MURFREESBORO — Philip Shadowens has been involved in high school football as a head coach or an assistant in Rutherford County for the past 24 years.
Year No. 25 is in doubt.
Shadowens shocked his Blackman team, parents, coaching staff and Tennessee prep football coaches statewide on Friday afternoon with the announcement that he has resigned as the Blaze head coach after six seasons.
Shadowens, who won back-to-back Class 5A state championships at Smyrna High, cited different philosophies with Blackman’s first-year principal Leisa Justus as the reason for his resignation. He said he has not resigned as a teacher but acknowledged he will likely teach at a different school next year.
“We have different philosophies,” Shadowens said. “We simply don’t agree. Our philosophies are way different. It is not one thing.
“It’s how we hire coaches, and how we run a program. I’ve been doing it for 21 years. Her philosophy is completely different than mine. And she has that choice as the principal.
“But I have a different idea on how to manage a program. It’s always been about the kids, not the adults. That’s how we’ve ran this program.”
Justus confirmed in a press release that Shadowens resigned because of differences of opinion.
“I met today with Philip Shadowens to discuss the future of the Blackman High School football program, and I have accepted his resignation as head coach,” Justus stated in the release. “Mr. Shadowens and I have differing philosophies on the manner in which the program should be managed.”
Shadowens said he will meet with county school officials early next week about his teaching options.
“I will meet with the county on Tuesday. I’m tenured. I’ve been here for 24 years. I’ll be somewhere in the county where it’s the best fit, and where God leads me. It’s been made abundantly clear that’s not here.”
Shadowens is the second coach to leave a District 7-AAA football program in nine days. Oakland coach Thomas McDaniel resigned to take the Christian Brothers position on Feb. 4.
Shadowens made it clear he is not leaving as Blackman coach with another job already lined up.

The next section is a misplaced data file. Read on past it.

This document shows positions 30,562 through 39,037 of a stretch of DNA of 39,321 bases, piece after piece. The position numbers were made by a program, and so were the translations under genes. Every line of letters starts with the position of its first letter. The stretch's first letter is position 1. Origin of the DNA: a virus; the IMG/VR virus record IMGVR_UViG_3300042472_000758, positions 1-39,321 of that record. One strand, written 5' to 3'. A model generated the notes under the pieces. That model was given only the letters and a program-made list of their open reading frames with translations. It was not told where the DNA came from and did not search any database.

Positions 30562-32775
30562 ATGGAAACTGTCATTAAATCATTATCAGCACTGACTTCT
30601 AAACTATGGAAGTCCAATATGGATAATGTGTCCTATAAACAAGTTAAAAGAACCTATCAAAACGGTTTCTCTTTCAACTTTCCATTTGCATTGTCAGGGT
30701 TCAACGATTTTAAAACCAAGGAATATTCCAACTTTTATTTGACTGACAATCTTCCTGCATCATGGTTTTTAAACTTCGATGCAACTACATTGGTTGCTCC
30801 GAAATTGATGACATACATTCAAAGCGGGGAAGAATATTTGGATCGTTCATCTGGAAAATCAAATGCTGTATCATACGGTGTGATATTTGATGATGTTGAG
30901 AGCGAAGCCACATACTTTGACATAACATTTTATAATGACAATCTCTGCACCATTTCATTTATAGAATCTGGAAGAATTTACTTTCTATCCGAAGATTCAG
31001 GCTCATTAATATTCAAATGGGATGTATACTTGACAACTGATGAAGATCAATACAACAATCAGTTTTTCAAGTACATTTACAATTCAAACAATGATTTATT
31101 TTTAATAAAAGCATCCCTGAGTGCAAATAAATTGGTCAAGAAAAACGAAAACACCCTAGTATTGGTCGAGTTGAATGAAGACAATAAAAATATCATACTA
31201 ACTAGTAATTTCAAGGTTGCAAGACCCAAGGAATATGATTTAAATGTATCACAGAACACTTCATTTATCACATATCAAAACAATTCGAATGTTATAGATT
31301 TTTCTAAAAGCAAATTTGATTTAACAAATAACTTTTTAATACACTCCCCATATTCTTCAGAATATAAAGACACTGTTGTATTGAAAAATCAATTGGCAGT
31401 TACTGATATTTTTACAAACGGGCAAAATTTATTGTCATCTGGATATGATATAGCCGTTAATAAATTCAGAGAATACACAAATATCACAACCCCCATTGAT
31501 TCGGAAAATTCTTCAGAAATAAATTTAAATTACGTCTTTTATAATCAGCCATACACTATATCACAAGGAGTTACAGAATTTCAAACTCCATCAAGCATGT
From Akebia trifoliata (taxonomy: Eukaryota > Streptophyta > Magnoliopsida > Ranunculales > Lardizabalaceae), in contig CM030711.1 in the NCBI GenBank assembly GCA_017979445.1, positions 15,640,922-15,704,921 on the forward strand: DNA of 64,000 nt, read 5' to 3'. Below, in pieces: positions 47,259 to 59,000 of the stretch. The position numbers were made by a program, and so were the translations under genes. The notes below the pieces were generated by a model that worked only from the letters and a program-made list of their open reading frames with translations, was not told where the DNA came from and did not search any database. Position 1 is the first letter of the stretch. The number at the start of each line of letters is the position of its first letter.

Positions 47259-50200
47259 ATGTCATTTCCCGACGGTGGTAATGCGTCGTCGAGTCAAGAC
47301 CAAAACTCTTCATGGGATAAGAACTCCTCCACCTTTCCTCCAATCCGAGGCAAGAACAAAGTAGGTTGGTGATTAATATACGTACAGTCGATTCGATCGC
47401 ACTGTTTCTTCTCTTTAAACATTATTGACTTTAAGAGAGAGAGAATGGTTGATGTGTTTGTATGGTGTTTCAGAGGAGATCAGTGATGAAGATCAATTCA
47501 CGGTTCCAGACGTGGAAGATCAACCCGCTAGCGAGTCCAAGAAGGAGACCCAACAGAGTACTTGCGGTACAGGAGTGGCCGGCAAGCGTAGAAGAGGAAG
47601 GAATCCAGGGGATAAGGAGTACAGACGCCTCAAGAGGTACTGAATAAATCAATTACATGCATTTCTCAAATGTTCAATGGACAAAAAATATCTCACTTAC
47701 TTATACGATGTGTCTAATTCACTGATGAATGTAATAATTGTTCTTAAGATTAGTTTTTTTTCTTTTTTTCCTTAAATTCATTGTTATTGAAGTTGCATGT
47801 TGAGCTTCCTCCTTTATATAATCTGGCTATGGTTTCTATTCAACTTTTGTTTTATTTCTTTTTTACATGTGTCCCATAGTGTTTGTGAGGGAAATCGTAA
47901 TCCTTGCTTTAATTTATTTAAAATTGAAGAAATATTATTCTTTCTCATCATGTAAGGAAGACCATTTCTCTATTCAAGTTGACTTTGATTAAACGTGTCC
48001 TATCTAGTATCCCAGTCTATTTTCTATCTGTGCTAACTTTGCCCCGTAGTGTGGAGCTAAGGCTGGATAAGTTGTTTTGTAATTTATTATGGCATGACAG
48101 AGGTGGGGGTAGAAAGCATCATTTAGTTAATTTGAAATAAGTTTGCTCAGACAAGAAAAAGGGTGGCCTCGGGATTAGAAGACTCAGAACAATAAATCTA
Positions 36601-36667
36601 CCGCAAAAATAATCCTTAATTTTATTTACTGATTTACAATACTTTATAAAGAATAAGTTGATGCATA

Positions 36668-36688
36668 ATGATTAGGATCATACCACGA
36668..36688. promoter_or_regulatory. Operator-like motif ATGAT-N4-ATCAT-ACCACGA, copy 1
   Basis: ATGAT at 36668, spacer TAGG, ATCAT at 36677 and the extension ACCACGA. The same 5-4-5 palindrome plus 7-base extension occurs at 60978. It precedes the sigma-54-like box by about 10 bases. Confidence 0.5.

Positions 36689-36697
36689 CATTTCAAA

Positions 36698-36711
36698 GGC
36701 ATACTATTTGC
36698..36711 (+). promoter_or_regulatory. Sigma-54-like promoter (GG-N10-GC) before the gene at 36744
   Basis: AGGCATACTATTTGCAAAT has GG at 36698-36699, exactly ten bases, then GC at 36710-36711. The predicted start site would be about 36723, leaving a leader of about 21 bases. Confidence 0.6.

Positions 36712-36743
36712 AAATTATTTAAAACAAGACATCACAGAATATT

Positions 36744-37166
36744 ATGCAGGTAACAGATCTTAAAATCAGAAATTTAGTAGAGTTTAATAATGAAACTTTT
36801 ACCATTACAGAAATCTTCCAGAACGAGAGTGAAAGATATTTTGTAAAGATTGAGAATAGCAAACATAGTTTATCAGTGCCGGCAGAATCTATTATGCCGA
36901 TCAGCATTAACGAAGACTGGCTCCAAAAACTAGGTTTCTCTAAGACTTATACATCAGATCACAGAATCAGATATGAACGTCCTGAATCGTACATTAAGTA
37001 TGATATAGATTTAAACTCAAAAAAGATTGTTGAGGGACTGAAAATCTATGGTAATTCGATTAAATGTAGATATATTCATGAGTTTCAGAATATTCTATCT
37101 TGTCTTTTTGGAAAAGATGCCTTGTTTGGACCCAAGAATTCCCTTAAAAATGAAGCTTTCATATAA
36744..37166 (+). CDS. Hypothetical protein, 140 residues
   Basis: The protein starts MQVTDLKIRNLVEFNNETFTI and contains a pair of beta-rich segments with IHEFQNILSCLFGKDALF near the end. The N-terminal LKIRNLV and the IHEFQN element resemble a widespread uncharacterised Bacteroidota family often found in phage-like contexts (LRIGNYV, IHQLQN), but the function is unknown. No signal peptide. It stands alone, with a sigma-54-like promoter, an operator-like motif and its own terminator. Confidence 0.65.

“I will weigh my options and see where God leads me,” he said.
Shadowens led Blackman to a 59-17 record in six seasons, making the 6A playoffs each year. The Blaze reached the state semifinals in 2013 for the first time in school history.
Justus said she will form a search committee “consisting of a variety of stakeholders.”
“The committee will be charged with conducting a wide and thorough search to identify the very best candidate that exemplifies Blackman’s tradition of distinction,” the release said.
However, it was Shadowens that built that tradition. His Blaze teams never won fewer than eight games. The program reached the second round of the 6A playoffs in his first season, ending a seven-year postseason drought.
He is 179-78 in 21 years as a head coach.
Shadowens spent 14 seasons at Smyrna High, his alma mater, as the head coach. His Smyrna teams won the 2006 and 2007 Class 5A state championships.
He left Smyrna High after the 2007 season to become the football coach at Middle Tennessee Christian where he spent one season. He then replaced Bobby Wells at Blackman.
The Blaze went 11-2 in 2014 and won the District 7-AAA championship, his second at Blackman. Oakland defeated Blackman in the 6A state quarterfinals.
“It’s been a great six years,” Shadowens said. “I was blessed to have the privilege to work for Gail Vick, who hired me (at Blackman). I appreciated everything she did for me for those five years.”
Shadowens coached two Mr. Football winners at Blackman High in running back I’Tavius Mathers and quarterback Jauan Jennings. He coached two other Mr. Football winners at Smyrna in wide receiver Rodriguez Wilks and lineman Adam Smotherman. And his quarterback during his championships at Smyrna was Sonny Gray, who currently pitches for the Oakland A’s.
Contact Tom Kreager at tkreager@<DP>dnj.com. Follow him on Twitter @Kreager.